- Social: Team up with a workout partner and hold each other accountable.
Then, decide exactly when and where you’ll put your commitment devices in place.
Strategy #8: Be Your Own Biggest Supporter
Now, before you go make 2020 your best year ever, I want to share one final strategy. Depending on how self-critical you are, it might just be the most important one of all. How often do you tell yourself stuff like:
“You’re so lazy. You’ll never get this done. You’re such a failure.”
These are things we would never say to other people. And yet, we usually have no problem saying them to ourselves.
When it comes to motivating other people, we understand that harsh criticism won’t be helpful. But when it comes to motivating ourselves, our attitude is different.
For some reason, we think that we need to be hard on ourselves to achieve our goals. And that’s a big problem, not only because heavy self-criticism makes us feel bad, but also because it makes us much less likely to achieve our goals.
Stacking shame and guilt on top of a setback is not helpful. If anything, it makes it even harder to bounce back.
So, instead of being your own worst critic, be your own biggest supporter. Stop bringing yourself down, and start lifting yourself up. Instead of criticizing, offer yourself compassion.
Self-compassion researcher Kristin Neff has a useful exercise for doing that10. Whenever you feel the impulse to be self-critical, use a self-compassion mantra. For example:
“This is a moment of suffering. Suffering is part of life. May I be kind to myself.”
It might feel awkward at first but, with time, offering yourself this kind of support will help you feel and perform better than ever before.
Strategy #8: Action Steps
- Create a self-compassion mantra that affirms that you’re aware of the pain, that everyone makes mistakes, and that you want to offer yourself support. Make sure to phrase it in a way that feels right to you.
- Whenever you have a setback, repeat the mantra to yourself. If it helps, you can also place your hands on your heart, and feel the warmth and gentle touch of your hand on your chest.
How to Make 2020 Your Best Year Ever, Quick Summary
- Strategy #1: Celebrate the Past Year: Build self-efficacy through past success.
- Strategy #2: Master Your Fundamentals: Take care of your sleep, nutrition, and movement.
- Strategy #3: Know Your Cornerstones: Generate meaning and happiness through love and work.
- Strategy #4: Create Lasting Change: Instruct the rider, motivate the elephant, and clear the path.
- Strategy #5: Optimize for Flow: Design your behaviors for happiness and productivity.
- Strategy #6: Measure Your Progress: Create a habit calendar and schedule a weekly review.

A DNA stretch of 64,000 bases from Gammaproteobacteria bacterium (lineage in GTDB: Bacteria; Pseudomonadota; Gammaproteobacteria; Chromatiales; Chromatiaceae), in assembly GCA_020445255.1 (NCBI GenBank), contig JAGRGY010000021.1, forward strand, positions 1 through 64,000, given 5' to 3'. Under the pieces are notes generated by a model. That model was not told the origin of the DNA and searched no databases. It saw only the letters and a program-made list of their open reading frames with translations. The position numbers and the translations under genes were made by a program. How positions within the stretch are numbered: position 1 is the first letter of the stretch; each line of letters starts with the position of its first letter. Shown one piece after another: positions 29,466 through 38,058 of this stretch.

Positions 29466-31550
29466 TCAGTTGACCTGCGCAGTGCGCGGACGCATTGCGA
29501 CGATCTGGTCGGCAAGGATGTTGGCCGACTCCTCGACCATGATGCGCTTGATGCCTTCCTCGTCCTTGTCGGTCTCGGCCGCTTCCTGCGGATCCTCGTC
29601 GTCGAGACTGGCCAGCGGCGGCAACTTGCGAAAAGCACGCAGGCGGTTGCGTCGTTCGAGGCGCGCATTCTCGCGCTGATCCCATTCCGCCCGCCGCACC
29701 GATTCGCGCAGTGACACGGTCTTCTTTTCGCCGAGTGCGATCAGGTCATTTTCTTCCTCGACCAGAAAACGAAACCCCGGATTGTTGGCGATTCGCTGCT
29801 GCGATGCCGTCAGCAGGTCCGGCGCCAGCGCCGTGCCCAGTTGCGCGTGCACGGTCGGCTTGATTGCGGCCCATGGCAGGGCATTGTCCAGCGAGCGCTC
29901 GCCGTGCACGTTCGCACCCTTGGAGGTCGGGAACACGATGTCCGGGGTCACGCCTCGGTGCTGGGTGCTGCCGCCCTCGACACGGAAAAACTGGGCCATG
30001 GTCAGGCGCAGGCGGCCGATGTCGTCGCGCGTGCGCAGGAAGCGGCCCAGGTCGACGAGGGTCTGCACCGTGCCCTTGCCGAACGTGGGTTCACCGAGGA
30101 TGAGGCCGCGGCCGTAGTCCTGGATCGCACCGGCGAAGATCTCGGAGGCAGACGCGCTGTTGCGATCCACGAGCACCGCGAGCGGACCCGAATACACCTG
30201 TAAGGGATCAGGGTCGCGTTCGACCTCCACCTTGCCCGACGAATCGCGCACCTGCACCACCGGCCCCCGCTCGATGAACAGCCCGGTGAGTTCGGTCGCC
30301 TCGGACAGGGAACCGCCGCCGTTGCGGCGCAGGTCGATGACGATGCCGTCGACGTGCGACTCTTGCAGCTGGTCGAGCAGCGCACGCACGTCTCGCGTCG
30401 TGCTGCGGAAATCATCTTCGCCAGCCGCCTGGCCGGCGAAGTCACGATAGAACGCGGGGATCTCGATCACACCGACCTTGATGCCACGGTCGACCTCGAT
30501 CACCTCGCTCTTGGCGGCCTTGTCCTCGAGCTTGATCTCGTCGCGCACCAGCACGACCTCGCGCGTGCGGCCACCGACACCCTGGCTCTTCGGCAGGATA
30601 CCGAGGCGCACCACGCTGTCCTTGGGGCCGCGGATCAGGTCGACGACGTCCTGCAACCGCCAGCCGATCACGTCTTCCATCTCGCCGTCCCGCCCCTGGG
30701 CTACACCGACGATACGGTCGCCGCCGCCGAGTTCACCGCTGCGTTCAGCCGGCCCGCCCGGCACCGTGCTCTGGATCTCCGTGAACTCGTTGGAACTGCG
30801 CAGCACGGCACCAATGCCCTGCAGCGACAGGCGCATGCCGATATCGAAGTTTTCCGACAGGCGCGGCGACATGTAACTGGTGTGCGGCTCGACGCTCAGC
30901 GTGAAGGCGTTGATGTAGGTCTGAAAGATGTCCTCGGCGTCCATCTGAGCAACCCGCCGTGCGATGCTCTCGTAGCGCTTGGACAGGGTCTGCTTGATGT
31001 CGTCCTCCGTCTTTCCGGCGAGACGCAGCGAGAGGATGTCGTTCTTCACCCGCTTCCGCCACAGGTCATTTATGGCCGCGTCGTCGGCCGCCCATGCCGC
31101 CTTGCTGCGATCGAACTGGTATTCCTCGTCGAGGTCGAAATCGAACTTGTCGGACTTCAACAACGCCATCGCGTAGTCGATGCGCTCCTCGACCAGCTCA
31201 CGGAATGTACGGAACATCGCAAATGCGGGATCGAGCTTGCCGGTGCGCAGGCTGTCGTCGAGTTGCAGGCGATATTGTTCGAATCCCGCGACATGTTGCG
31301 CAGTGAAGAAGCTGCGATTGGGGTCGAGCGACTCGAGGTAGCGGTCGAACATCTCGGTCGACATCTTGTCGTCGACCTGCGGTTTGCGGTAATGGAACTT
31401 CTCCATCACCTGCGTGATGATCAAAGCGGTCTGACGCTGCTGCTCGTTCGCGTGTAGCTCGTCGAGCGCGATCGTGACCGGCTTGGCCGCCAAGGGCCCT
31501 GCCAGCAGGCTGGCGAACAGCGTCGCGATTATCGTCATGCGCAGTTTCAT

- Strategy #7: Use Commitment Devices: Commit yourself to resist the sirens and complete your conquests.
- Strategy #8: Be Your Own Biggest Supporter: Overcome setbacks with a self-compassion mantra.
Final Words: Line Up Your Dominoes
Did you know that a domino can knock over another domino that is about 1.5 times larger than itself?11
So, imagine that you line up 13 dominoes in a chain where each brick is larger than the previous one.
The first domino is tiny — only five millimeters high, and one millimeter thick. It’s so small that you need a tweezer to put in place.
The last brick is substantially bigger. It’s three feet tall and weighs 100 pounds.
Push the tiny domino over and — BOOM! More and more power amplifies as each brick is knocked over.
In fact, there’s two billion times more energy in the last sequence than the first. That’s a lot of accumulated power.
So much so that if you had 29 dominoes instead of 13, you could knock over a final brick that is as tall as the Empire State Building.
I’m telling you this because your daily habits work the same way. It doesn’t matter if you need a tweezer to put your first flow habits in place.
If you just keep showing up, putting check marks in your habit calendar, and revising your approach as you go, your behaviors will expand over time.
And a year from now, you’ll be amazed at how much progress you’ve made.
But it all starts with those tiny first dominoes. So, if you haven’t already, I warmly encourage you to download your free copy of The 2020 Self-Mastery Workbook and start lining them up.
Your future self will be happy you did.
Here’s to your best year ever!
- The Philosophy of Cognitive Behavioural Therapy: Stoic Philosophy as Rational and Cognitive Psychotherapy by Donald J. Robertson
- Self-Efficacy And Work-Related Performance: A Meta-Analysis by Alex Stajkovic & Fred Luthans
- When Pride Still Mattered: A Life Of Vince Lombardi by David Maraniss
- Coach John Wooden’s lesson on shoes and socks by Claudia Luther
- The Happiness Hypothesis: Finding Modern Truth in Ancient Wisdom by Jonathan Haidt
- Switch: How to Change Things When Change Is Hard by Chip Heath & Dan Heath
- Flow: The Psychology of Optimal Experience by Mihaly Csikszentmihalyi
- Pedometers help people count steps to get healthy by Michelle L. Brandt
- The Stomach-Surgery Conundrum by Stephen J. Dubner & Steven D. Levitt
- Self-Compassion: The Proven Power of Being Kind to Yourself by Kristin Neff
- Domino Chain Reaction